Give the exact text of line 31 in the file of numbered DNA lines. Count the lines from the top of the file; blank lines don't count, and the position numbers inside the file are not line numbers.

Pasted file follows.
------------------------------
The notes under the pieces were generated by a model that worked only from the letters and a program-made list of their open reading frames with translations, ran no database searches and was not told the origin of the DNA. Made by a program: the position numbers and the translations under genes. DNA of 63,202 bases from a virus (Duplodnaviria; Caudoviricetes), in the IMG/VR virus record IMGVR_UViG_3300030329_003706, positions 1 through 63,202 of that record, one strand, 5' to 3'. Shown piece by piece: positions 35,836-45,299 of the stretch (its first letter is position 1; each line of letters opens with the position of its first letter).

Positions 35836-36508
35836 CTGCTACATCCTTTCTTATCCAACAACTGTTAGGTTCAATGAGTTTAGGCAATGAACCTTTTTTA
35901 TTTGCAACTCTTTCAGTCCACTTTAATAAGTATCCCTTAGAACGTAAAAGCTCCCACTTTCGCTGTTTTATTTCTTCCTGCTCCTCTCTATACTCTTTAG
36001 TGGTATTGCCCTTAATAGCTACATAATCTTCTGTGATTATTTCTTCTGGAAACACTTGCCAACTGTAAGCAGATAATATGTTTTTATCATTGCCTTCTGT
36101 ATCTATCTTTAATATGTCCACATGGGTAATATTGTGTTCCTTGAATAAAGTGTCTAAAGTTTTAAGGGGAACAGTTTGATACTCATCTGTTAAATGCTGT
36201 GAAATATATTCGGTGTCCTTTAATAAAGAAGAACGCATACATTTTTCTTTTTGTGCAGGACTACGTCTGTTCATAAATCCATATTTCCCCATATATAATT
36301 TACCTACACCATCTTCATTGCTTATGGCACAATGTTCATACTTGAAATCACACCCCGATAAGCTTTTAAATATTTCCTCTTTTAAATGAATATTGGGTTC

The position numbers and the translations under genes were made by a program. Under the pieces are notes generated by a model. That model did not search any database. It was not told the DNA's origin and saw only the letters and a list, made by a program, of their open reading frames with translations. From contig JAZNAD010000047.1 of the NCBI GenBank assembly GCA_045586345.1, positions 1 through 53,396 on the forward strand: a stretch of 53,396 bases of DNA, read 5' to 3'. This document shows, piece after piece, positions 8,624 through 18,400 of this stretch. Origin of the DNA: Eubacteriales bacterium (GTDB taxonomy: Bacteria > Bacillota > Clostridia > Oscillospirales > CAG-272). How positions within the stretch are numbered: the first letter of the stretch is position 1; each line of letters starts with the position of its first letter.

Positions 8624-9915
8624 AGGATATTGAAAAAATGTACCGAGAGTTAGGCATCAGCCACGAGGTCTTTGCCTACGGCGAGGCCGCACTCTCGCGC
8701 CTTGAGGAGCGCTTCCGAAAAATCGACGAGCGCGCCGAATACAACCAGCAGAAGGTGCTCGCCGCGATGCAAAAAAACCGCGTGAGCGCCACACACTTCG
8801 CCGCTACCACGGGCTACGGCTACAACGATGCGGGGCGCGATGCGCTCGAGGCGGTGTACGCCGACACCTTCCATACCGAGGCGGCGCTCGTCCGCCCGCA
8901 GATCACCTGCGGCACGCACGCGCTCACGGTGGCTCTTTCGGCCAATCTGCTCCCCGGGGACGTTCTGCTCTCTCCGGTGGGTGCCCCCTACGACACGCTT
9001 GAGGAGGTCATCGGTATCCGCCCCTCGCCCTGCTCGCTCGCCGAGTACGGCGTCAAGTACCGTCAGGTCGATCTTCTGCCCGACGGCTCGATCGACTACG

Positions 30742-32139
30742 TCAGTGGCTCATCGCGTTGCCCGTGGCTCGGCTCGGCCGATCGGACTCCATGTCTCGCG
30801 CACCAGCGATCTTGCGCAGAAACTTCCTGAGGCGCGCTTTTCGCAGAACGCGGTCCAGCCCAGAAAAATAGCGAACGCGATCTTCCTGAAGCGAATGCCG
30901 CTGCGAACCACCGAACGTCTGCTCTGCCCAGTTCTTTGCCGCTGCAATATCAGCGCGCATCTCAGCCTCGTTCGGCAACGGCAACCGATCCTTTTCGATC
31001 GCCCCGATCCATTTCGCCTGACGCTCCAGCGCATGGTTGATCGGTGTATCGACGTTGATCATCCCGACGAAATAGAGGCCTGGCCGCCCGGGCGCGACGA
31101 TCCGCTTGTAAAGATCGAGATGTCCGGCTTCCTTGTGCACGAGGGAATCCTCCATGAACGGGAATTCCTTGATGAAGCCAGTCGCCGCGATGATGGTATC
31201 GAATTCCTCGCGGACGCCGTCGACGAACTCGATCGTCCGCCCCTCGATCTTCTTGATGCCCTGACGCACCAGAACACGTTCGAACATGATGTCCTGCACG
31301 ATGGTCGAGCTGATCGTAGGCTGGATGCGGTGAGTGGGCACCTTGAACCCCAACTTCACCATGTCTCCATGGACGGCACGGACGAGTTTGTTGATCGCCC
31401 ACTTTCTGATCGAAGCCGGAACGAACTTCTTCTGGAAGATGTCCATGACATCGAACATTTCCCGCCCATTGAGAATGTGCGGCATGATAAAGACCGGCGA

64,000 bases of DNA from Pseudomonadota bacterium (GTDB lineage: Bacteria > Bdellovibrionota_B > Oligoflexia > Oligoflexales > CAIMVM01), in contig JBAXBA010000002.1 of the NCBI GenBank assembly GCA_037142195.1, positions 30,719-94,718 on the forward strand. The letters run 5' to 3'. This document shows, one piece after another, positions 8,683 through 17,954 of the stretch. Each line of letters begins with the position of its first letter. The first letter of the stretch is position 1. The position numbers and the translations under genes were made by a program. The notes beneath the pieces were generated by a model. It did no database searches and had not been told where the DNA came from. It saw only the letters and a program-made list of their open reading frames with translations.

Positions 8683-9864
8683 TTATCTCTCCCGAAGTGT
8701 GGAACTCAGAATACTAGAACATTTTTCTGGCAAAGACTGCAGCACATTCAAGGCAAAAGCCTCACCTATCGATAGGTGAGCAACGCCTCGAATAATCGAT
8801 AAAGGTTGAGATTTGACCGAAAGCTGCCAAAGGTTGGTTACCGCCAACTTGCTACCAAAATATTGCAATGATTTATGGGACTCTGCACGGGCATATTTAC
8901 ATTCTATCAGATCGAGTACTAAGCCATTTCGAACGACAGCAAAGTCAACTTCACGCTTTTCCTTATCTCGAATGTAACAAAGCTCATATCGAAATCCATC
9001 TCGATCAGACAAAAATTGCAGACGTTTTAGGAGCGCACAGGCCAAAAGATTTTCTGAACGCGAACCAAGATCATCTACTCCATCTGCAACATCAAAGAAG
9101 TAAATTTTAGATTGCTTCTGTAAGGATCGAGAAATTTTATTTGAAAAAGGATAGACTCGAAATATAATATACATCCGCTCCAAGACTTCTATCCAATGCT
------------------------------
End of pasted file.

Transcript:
9001 TCGATCAGACAAAAATTGCAGACGTTTTAGGAGCGCACAGGCCAAAAGATTTTCTGAACGCGAACCAAGATCATCTACTCCATCTGCAACATCAAAGAAG